What activities count towards the 60 minutes?

Moderate activities

These make you feel warmer, breathe harder and make the heart beat faster. One way to tell if you are working at a moderate level is if you can still talk but can’t sing the words to a song. Examples include walking to school, playing in the playground, riding a scooter, and walking the dog.

Vigorous activities

These make you feel warmer, breathe much harder and make the heart beat rapidly. If you are working at this level, you won’t be able to say more than a few words without pausing for breath. Examples include playing chase, swimming, football, and martial arts. 

What else do your pupils need to do to be healthy?

In addition to meeting these recommendations for physical activity, it is also important that pupils reduce the amount of time spent sitting, watching TV, playing computer games, and travelling by car when they can walk or cycle instead.   Sedentary behaviour is bad for health – over time, it can lead to weight gain and obesity, which can increase the risk of chronic diseases over time, such as heart disease, stroke, and type 2 diabetes. The easiest way to get moving is to make activities part of everyday life, such as walking or cycling to school, using the stairs instead of the lift, dancing to music and limiting screen time.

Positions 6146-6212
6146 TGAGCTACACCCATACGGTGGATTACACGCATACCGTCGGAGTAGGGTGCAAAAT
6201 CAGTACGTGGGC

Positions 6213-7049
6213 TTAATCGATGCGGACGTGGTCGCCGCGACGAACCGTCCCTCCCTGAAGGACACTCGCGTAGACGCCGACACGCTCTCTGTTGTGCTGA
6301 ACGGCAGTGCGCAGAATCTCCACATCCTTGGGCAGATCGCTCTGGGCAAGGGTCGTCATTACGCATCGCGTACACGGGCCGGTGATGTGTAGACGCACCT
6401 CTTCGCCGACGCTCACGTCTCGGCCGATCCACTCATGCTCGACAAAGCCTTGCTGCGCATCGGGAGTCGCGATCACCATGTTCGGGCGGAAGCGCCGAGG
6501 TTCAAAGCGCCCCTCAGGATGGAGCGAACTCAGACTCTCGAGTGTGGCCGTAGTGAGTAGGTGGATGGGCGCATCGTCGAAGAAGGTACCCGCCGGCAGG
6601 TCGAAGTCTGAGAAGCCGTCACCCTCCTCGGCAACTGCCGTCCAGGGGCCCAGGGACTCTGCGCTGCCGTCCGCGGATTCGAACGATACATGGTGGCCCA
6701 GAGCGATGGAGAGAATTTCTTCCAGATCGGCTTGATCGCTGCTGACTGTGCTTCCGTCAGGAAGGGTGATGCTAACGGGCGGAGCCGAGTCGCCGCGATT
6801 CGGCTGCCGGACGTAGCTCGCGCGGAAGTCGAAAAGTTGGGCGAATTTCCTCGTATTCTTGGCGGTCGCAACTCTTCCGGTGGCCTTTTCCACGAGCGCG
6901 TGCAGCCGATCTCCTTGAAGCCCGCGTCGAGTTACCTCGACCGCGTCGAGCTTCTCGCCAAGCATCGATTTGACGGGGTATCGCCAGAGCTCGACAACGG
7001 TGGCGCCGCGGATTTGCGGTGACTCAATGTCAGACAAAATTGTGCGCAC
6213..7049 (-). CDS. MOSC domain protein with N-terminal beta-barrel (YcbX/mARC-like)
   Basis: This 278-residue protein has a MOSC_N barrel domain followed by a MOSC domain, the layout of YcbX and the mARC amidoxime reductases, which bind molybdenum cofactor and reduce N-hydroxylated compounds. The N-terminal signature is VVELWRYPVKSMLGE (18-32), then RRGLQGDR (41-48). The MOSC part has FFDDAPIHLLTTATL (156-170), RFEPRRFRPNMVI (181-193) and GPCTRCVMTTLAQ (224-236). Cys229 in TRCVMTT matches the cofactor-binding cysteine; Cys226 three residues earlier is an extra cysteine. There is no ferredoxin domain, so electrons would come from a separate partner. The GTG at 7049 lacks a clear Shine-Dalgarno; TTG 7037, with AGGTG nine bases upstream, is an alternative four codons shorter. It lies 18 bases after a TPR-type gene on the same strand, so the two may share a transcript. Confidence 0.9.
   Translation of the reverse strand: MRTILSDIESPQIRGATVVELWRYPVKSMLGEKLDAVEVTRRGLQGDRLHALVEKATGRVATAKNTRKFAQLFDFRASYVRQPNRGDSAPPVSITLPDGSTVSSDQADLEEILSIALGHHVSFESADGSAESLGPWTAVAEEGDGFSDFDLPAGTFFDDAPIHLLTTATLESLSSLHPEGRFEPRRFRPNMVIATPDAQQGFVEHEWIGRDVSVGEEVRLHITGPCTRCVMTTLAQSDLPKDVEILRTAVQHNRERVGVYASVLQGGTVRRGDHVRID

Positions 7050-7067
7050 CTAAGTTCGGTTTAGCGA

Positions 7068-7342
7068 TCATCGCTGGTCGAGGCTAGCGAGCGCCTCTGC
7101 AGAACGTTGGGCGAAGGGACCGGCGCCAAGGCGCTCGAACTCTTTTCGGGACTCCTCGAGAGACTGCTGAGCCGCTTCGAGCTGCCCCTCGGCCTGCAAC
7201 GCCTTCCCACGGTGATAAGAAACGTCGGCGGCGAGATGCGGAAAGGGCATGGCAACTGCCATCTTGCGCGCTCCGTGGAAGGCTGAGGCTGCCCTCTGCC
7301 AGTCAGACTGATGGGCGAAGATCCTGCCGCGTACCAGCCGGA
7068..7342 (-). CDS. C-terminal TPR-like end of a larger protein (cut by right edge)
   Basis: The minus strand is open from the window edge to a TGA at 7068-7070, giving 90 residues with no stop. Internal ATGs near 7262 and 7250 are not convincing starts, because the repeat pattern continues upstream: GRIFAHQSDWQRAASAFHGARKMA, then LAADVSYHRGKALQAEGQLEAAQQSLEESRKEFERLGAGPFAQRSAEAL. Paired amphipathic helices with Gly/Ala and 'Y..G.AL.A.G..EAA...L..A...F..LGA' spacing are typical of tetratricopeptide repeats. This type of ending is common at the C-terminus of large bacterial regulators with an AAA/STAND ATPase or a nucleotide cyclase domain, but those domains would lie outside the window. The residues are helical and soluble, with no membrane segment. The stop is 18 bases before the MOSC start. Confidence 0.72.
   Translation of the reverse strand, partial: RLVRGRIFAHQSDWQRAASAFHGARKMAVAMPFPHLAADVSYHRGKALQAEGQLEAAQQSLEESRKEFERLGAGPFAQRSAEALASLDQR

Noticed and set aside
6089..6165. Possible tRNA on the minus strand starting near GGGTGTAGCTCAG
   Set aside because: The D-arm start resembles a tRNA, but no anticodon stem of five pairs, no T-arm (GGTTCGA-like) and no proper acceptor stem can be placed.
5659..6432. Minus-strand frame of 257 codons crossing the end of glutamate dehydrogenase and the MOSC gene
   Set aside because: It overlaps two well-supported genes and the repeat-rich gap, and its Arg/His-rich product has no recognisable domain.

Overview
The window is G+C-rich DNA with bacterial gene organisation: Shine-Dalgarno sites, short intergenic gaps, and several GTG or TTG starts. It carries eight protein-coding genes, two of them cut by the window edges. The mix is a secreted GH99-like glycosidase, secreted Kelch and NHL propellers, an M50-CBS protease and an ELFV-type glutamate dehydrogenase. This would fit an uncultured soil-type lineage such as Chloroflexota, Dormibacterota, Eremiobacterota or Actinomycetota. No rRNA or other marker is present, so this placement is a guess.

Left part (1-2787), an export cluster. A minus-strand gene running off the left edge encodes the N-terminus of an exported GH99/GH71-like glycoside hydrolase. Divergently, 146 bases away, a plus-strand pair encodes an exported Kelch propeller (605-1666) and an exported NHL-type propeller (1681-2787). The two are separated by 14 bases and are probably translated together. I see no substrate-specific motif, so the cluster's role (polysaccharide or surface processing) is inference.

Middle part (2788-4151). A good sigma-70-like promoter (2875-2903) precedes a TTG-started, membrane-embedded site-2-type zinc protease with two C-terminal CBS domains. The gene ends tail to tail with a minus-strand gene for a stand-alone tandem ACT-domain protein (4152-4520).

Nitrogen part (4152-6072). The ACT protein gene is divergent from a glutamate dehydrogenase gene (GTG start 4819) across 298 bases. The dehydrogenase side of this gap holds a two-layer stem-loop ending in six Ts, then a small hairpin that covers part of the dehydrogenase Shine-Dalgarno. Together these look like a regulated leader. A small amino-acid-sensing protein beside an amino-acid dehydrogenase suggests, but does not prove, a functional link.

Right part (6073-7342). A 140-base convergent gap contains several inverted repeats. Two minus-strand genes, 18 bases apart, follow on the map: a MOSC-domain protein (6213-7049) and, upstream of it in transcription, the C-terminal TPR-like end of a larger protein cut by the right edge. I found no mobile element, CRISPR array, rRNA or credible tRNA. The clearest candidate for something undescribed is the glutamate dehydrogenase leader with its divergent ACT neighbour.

The Super Challenge

Do 60 minutes of a different activity on each day of the Week!

Drink Plenty

Water is a great choice!

Why do we need to drink plenty?

Water is essential for life, and it is important to stay hydrated to function well. Water is provided by almost all drinks and some foods. Water makes up around 60% of the body and is needed for many different functions, such as regulating body temperature. As water is constantly lost (e.g. through the skin as sweat, lungs for breathing, and going to the toilet), it is important to drink plenty throughout the day to avoid dehydration. Mild dehydration can make it more difficult to concentrate and cause headaches and tiredness.